Record labels, management companies must step up to address gender disparity in Indian indie music scene
From the over 80 nominations across the nine music categories in this year’s Radio City Freedom Awards, only six are for solo female artists or female-fronted acts.
I have spent the last week scoring the nominees of this year’s Radio City Freedom Awards and among the things that struck me during the process – apart from the fact that hip-hop remains Indian independent music’s most exciting genre – was how few women were up for any trophies. From the over 80 nominations across the nine music categories – they also give out awards for album art and the IndieGenius of the year – only six are for solo female artists or female-fronted acts.
This stuck out for me because this time around – the awards recognise releases between October 2017 and December 2018 – there are more finalists than ever before. In the pop category, for instance, there are as many as 15 nominees, out of which just one – Canadian-Indian singer Shweta Subram – is a woman. Regular followers of this column might feel like they read something similar a few months ago when I wrote about the underrepresentation of women at Indian and international music festivals.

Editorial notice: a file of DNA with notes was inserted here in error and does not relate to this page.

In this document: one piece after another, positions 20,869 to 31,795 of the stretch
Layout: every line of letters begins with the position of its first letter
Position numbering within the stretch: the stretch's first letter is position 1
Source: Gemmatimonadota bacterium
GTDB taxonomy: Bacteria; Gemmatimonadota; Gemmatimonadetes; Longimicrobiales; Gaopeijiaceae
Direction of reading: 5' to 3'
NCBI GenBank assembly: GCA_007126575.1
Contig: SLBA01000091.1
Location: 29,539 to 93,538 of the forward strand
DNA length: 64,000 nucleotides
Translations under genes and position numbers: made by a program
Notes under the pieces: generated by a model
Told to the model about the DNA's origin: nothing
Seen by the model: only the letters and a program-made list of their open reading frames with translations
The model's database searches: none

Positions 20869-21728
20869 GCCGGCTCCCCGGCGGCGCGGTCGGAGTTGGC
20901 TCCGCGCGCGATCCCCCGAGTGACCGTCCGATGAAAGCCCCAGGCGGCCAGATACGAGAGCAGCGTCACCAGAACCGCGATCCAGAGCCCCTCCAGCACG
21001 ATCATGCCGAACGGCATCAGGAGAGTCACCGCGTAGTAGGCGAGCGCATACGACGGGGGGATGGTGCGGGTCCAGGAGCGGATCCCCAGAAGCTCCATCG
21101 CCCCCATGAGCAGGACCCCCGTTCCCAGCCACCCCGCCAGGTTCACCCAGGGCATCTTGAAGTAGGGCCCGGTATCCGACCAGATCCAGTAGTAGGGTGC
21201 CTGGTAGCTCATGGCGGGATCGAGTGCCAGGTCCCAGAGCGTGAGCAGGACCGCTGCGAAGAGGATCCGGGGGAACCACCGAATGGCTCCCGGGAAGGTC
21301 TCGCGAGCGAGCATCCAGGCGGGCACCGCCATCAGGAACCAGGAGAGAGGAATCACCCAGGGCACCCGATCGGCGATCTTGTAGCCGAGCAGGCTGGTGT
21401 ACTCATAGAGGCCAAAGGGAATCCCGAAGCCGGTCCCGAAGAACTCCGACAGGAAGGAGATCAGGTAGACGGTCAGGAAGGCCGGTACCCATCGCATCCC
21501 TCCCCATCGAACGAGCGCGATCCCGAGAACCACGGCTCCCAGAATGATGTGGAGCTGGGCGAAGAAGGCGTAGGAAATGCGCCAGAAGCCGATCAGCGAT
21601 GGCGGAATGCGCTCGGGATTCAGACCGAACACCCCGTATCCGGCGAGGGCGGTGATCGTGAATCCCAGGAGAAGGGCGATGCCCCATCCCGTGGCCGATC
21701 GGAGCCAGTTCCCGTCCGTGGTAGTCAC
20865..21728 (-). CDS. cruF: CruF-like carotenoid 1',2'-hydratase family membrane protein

I checked with the team behind the Radio City Freedom Awards about how many entries they received from female musicians. The numbers are pretty shocking. Out of 1,200 entries across all categories, only 40 were by female solo artists. That’s a little over three percent. It’s quite possible that at this years’ ceremony, not a single woman will receive an award.
Thankfully, nobody is asking the country’s female independent musicians to “step up”, like the president of the Recording Academy in the United States, which organises the Grammys, did last year. The gender disparity in the Indian indie scene is widely acknowledged. The reason why there are so few female nominees is that there are so few releases by women. On average, of all the albums or EPs that are put out every year, between 10 and 15 percent are by female artists.